Practice English Speaking&Listening with: Mitral Valve Repair of Fibroelastic Deficiency

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Dr. David H. Adams: This echo shows the mitral valve of a 50 year old physician

with posterior leaflet prolapse

and a moderate jet of insufficiency

which is demonstrated by the red color

backwards into the atrium.

We are now using hooks to perform a valve analysis.

When we put saline in,

you see the central leak of water out of the ventricle

as the two leaflets do not meet.

The forceps are grabbing the posterior leaflet

and the hook shows the elongation

of the chordae or strings

that results in the prolapse.

The first step of a valve repair

is to mark the supporting strings or chordae

that you are going to preserve.

As is obvious here, the segment that prolapses

often becomes distended like a sail from pressure.

So the goal of the valve reconstruction

is to perform, literally,

a plastic surgery operation on the leaflets

to remove the excess tissue.

We have now used the blue strings or Prolene

to mark the margins of resection

and what you see is the indentation between

the different scallops or segments of the leaflets.

Notice the normal height

sometimes can be as short as 5 mm to a centimeter

and that the distended leaflet segment

is over 2 cm tall.

Now we are performing a partial resection

of the distended segment.

Part of the judgement of valve reconstruction

is not resecting too much tissue

because we need to use the patients own leaflet

to reconstruct the normal coapting surface.

So in this case, I have elected not

to resect the entire leaflet

but only half of the prolapsing segment.

As you can see, there are now good chords

marked by the blue strings

from the retained leaflet tissue.

In order to shape the posterior leaflet

we are going to detach part of it

from the supporting structure

of the valve which is called the mitral annulus.

This will allow us to perform a small resection

at its base as you can see,

which will allow the overall leaflet height to be adjusted

so that it matches the residual segments

that were not cut.

This is a very important part of tailoring

a mitral valve repair

to create a normal coaptation surface.

I am now measuring or comparing the two leaflets

to make sure the residual height will be equal.

The height of the segment adjacent to the cut segment

is also tall so I am using a knife

to divide it from the annulus

and will similarly cut a small piece of tissue.

Watching the operation demonstrates the numerous times

judgement is required in performing these

plastic surgical operations on the leaflets.

Of course, each valve is different

and each valve requires a different

thought process and different incisions.

Before we reconstruct the leaflet

we take advantage of the gap created by the resection

to place this series of green and white sutures.

These sutures will later be used

to perform an annuloplasty.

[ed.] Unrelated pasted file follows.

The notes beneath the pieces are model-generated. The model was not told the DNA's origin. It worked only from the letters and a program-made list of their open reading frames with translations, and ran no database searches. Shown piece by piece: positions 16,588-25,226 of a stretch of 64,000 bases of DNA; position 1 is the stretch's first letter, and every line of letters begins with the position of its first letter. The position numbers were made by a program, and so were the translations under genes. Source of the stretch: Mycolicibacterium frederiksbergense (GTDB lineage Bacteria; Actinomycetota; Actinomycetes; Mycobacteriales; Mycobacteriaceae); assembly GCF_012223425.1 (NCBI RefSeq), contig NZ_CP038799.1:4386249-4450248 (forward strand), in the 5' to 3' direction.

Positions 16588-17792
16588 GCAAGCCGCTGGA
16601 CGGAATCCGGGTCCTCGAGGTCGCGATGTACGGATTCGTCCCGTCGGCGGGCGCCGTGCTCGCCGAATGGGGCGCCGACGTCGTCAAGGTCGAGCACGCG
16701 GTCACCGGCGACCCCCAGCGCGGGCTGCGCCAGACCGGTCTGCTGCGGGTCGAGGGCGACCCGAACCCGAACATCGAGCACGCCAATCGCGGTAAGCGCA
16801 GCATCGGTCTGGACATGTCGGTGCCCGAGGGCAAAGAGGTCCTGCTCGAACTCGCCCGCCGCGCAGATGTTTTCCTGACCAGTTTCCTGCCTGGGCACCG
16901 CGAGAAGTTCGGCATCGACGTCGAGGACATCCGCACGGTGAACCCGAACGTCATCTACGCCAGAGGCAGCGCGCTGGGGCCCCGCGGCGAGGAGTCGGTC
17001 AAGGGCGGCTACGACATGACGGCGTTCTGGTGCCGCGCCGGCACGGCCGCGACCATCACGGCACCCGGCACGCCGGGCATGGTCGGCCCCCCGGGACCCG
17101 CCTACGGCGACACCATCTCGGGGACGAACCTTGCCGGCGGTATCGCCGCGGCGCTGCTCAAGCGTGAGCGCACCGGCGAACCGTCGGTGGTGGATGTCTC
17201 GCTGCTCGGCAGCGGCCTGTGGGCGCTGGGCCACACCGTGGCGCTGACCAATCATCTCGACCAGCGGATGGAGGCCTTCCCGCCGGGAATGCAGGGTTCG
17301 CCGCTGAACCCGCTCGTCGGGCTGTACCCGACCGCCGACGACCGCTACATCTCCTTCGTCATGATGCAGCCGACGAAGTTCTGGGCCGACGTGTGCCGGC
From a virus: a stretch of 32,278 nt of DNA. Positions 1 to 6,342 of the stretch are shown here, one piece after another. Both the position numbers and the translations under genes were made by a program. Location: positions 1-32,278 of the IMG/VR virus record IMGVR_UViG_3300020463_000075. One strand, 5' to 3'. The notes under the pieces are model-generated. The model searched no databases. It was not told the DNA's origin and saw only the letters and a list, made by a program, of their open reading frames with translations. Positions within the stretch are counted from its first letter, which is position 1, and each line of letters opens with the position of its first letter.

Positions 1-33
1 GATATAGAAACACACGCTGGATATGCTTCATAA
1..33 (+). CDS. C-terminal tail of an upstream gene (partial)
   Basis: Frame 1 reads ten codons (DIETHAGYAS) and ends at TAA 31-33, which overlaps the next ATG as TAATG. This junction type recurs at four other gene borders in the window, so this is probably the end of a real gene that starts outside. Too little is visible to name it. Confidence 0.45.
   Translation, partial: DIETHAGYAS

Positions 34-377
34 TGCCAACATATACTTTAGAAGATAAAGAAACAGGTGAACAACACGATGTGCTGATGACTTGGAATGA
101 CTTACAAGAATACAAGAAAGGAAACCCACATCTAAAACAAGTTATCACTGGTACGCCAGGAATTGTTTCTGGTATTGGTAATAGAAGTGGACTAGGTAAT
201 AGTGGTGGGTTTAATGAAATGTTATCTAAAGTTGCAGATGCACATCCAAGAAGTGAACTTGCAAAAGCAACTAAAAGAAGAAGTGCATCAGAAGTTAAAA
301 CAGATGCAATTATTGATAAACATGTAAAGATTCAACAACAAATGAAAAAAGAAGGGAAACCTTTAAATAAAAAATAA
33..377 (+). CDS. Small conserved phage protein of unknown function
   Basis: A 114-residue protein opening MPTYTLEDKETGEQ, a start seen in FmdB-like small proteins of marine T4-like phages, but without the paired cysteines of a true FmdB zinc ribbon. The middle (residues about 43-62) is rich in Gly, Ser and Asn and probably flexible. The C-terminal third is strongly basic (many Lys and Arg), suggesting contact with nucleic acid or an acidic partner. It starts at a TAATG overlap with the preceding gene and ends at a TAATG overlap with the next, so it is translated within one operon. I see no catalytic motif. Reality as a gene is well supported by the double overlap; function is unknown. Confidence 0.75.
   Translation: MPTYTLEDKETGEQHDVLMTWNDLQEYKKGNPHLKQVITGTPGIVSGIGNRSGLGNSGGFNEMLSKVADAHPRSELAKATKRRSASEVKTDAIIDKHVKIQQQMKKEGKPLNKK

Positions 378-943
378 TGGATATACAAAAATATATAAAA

An annuloplasty involves tying a ring

around the valve to support its normal shape.

After placing the annuloplasty sutures

we now use a small thread of Prolene

to reattach the leaflet to the annulus.

So bites are taken through the edge of the leaflet

and then through the frame of the valve

reattaching it not only in the correct position

but with good chordae

now supporting its free margin.

All of these steps require great precision

because the interventricular pressure is quite high.

The pressure on the repair will really point out

even minor imperfections so the surgeon

takes a great deal of time aligning the leaflet

back up so that it will have a normal shape and size.

We are now going to perform a similar maneuver

on the adjacent leaflet segment

reattaching it to the frame of the valve.

As this case shows it is not always

a symmetric cut or displacement

as we have performed what is called a sliding plasty

much more aggressively toward

the medial side of the valve

in order to come up with a symmetric shape.

The next step of a valve repair

is to put the two cut edges

of the residual leaflet back together.

We employ additional small sutures

to reconstruct the leaflet edges.

Several sutures are used

to reconstitute the valve surface.

Now you can see the reconstructed posterior leaflet

and the uniformity of height of the residual segments.

The leaflet is all now well supported

by the residual chords at the margin.

We now will place the remainder

of the ring sutures in the annulus

which is the supporting frame around the valve.

We prefer rings that are complete so it requires

placement of sutures along the top of the valve.

The advantage of such rings

is that they have a greater remodeling effect

or reshaping effect

than a posterior band annuloplasty.

In this area of the valve extra care must be taken

because the aortic valve is just behind

the mitral valve in close proximity.

As you can see, we have sizers that we match

to the surface area of the anterior leaflet

and that helps us pick a ring

that will correspond to the size of the valve.

Now the sutures are used to implant the ring

and you can see the final repair now.

We fill the ventricle with saline

and now the valve is completely competent,

holding water in the ventricle under great pressure.

In a test we designed at Mount Sinai,

we now draw a line on the valve with ink

which allows us to then assess

the amount of leaflet coapting inside the ventricle.

As you can see, now several millimeters of the valve,

almost a centimeter in the area we resected

is all available for coaptation or sealing.

The postoperative echo now shows

a normal valve motion with a long line of coaptation

and no evidence of mitral regurgitation.

The Description of Mitral Valve Repair of Fibroelastic Deficiency